Either I have an anxiety disorder, or you all are awfully cavalier. Everywhere I look I see parents walking around not in a constant state of near-panic. What is wrong with you people?
I may be biased, but I’m the mother of two extraordinary children. Luke, as maddening as he can be, is the most generous and thoughtful person I know. I’ve seen him literally give the shirt off his back and I’ve seen him cry at another’s misfortune. He also experiences the world through all caps and excessive exclamation points. He’s not happy; he’s HAPPY!!! Combined with his wonderful empathy, he’s often HAPPY!!! for you, which makes him a very special little boy. If life is to be lived to the fullest, he is LIVING IT TO THE FULLEST by experiencing it all more forcibly than the rest of us do. He is an all around great guy, and fantastic husband and father in the making.
Sally has the happiest disposition. She doesn’t complain, is easygoing, and really just wants to hug you and pat your back in between stretches of happily playing independently. She is freaking adorable and is a genuine joy to be around. She may spend most of her time dressed in princess attire, but she’ll trade out her tiara for a helmet to ride her bike over the ramp with the big kids, and she schools kids twice her size as she jumps into the deep end at the Y. She is awesome. She’s the chick I want to be friends with. (When she grows up. I do not want to be friends with any 4-year-old.)
And this is why I’m certain that something tragic will happen to one of them. Terrible things always happen to the best, most special people. You never hear of the just average guy who died tragically in a fiery crash at the tender age of 16. No. That guy is always the one who befriended the social outcasts, despite being a popular star athlete himself, started community outreach programs, and saved a truck of orphan puppies from falling into a mine shaft which then led directly into the state closing down the evil puppy killing mine crime ring.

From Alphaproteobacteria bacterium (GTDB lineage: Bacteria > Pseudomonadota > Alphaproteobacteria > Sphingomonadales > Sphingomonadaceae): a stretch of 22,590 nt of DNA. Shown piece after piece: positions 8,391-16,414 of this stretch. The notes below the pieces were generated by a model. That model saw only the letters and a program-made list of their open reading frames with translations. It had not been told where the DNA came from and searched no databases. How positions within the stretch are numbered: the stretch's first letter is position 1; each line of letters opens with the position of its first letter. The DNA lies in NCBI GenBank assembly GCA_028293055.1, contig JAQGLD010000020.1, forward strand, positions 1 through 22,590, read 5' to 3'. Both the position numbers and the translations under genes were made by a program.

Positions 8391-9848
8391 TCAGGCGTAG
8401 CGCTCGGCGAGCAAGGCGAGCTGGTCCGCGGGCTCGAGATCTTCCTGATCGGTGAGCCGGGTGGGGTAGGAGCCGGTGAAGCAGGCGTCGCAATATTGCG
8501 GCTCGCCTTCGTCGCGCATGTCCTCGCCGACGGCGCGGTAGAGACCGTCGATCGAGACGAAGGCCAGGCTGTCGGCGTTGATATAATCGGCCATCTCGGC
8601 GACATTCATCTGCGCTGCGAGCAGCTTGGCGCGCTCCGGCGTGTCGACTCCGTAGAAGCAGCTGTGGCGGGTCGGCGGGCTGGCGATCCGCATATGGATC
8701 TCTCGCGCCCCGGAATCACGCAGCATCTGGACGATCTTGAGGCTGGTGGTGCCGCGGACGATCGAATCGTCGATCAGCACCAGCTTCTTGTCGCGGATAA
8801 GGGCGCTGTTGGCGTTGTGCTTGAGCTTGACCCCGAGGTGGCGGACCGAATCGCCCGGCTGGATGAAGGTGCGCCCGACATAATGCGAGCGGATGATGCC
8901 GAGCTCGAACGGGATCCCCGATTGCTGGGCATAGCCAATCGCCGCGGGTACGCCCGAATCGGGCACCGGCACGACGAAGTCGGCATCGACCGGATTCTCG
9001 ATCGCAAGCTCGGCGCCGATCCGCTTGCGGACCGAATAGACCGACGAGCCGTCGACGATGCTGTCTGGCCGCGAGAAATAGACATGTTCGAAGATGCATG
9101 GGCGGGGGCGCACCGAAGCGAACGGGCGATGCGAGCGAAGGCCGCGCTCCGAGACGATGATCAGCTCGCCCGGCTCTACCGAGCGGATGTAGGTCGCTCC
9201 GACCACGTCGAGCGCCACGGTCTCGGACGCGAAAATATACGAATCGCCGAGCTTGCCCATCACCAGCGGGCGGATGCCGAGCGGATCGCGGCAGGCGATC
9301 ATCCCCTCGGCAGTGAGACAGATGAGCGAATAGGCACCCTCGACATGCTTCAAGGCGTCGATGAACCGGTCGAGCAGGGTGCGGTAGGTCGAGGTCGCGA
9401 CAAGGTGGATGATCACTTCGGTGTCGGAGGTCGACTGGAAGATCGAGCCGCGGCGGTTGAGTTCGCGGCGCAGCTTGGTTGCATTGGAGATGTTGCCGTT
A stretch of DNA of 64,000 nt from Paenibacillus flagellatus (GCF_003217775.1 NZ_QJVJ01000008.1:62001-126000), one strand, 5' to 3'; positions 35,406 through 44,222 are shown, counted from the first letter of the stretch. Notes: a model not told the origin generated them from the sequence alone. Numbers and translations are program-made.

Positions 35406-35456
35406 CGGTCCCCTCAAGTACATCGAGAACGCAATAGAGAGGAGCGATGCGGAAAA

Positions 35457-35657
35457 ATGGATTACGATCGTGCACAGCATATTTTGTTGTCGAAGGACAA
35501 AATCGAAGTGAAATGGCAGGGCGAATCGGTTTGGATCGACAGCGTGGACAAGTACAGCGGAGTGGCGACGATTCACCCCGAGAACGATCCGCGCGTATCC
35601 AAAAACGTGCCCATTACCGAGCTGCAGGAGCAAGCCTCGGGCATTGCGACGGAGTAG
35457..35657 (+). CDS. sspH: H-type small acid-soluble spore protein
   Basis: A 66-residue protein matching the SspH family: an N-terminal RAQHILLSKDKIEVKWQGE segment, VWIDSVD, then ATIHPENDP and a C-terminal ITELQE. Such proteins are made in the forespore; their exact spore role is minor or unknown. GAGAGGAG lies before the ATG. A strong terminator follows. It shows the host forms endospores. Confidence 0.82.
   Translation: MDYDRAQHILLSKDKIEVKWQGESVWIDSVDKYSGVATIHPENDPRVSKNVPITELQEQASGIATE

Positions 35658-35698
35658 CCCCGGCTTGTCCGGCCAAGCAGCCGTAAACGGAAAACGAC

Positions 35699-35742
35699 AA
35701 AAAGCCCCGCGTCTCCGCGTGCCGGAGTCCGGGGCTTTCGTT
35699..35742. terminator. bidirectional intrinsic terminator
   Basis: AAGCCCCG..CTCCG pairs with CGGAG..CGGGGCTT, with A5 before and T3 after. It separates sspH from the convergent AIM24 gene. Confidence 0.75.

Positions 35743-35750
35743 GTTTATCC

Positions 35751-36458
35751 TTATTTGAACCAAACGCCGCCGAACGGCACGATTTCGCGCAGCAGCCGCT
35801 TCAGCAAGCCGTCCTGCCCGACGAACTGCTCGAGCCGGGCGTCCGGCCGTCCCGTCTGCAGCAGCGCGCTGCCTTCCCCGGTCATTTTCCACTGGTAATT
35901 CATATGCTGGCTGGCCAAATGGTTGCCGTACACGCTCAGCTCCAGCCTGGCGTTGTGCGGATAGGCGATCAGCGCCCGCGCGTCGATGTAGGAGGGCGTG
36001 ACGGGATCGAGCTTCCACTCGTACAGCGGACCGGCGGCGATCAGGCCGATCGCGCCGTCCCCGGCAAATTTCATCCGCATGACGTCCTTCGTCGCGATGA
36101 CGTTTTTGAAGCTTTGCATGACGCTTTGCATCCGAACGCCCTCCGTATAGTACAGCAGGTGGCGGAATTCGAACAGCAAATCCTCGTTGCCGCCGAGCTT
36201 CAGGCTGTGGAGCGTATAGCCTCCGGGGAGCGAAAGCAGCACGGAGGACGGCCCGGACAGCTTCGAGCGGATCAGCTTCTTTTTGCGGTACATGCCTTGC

While you sit and enjoy the movie, I’m playing out scenarios in my head wondering how quickly I can get both kids on the ground under me, and if the shooter might come from the front or behind us. While you browse in Target, I’m eyeing the shelves and exits, debating the merits of hiding vs. running. I wonder how I’ll tell my kids to run out of the house without alerting the murderous intruder of their presence. I calculate how I’ll unstrap my kids, (which one first?) from the car as it sinks into freezing water. Which of my children’s friends will want to show off his father’s gun to a tragic end? Who will bully my kids into depression and suicide before I even realize there’s a problem? And, finally, when will I learn of the cancer?
It’s not just the kids. Unfortunately, my husband is also a great guy. His drive to work isn’t long but he’s out there with the distracted texters and the drunk assholes and the black ice. It’s just a matter of time. And when is his cancer diagnosis coming down the pike?
I am not a particularly fantastic person, so I’m probably safe. Then again, it could be me. The lives of my husband and kids could turn tragic by my cancer diagnosis, run in with a shooter, or highway encounter with a texting stoned teenager.
I’ve lived my life until now relatively unscathed. Nothing terrible happened to any members of my innermost circle while I was growing up. So am I due? Of course I’ve lost people along the way, some before their time and/or after long, protracted illnesses. Lately, I’ve watched in fear and horror as kids lose parents, parents lose children, young couples lose each other. Every news story of entire families killed, lunatics with a grudge taking out crowds, tragic accidents of kids killing kids… these all are filed away in my mind, filling me with dread and anxiety, keeping me up at night and rising to my consciousness in every crowded public place. I might think of Newtown every single day I send my children to school.
I know that you all watch the news and know people who have faced the unthinkable too, and yet you seem so calm and well rested. Sure, statistics are in my favor with regards to shootings, kidnappings, home invasions, driving off bridges, etc, but my kids fit the profile. They have that something extra. That intangible goodness that Billy Joel warned us about. Also, importantly, and despite all my efforts, they are stupid. They are going to make a ton of bad choices and so will their idiot friends. (Your kids. No offense.) So I’m sentenced to a life of panic for my extraordinary, and stupid, children. How can you be calm at a time like this?